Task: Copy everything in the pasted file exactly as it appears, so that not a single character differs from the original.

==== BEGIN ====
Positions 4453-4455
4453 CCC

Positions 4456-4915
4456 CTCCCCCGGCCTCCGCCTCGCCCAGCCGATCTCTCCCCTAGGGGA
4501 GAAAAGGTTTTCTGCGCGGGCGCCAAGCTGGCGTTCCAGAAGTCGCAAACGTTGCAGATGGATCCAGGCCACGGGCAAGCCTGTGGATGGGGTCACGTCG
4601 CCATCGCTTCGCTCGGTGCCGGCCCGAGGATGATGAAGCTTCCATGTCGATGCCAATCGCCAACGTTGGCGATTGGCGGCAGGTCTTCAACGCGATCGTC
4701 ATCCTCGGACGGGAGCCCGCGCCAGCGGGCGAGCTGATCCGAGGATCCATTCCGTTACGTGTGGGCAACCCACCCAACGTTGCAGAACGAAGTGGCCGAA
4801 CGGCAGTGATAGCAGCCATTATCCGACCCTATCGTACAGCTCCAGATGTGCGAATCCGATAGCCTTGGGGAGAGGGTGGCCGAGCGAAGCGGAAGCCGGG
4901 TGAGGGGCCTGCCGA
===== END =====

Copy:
Positions 4453-4455
4453 CCC

Positions 4456-4915
4456 CTCCCCCGGCCTCCGCCTCGCCCAGCCGATCTCTCCCCTAGGGGA
4501 GAAAAGGTTTTCTGCGCGGGCGCCAAGCTGGCGTTCCAGAAGTCGCAAACGTTGCAGATGGATCCAGGCCACGGGCAAGCCTGTGGATGGGGTCACGTCG
4601 CCATCGCTTCGCTCGGTGCCGGCCCGAGGATGATGAAGCTTCCATGTCGATGCCAATCGCCAACGTTGGCGATTGGCGGCAGGTCTTCAACGCGATCGTC
4701 ATCCTCGGACGGGAGCCCGCGCCAGCGGGCGAGCTGATCCGAGGATCCATTCCGTTACGTGTGGGCAACCCACCCAACGTTGCAGAACGAAGTGGCCGAA
4801 CGGCAGTGATAGCAGCCATTATCCGACCCTATCGTACAGCTCCAGATGTGCGAATCCGATAGCCTTGGGGAGAGGGTGGCCGAGCGAAGCGGAAGCCGGG
4901 TGAGGGGCCTGCCGA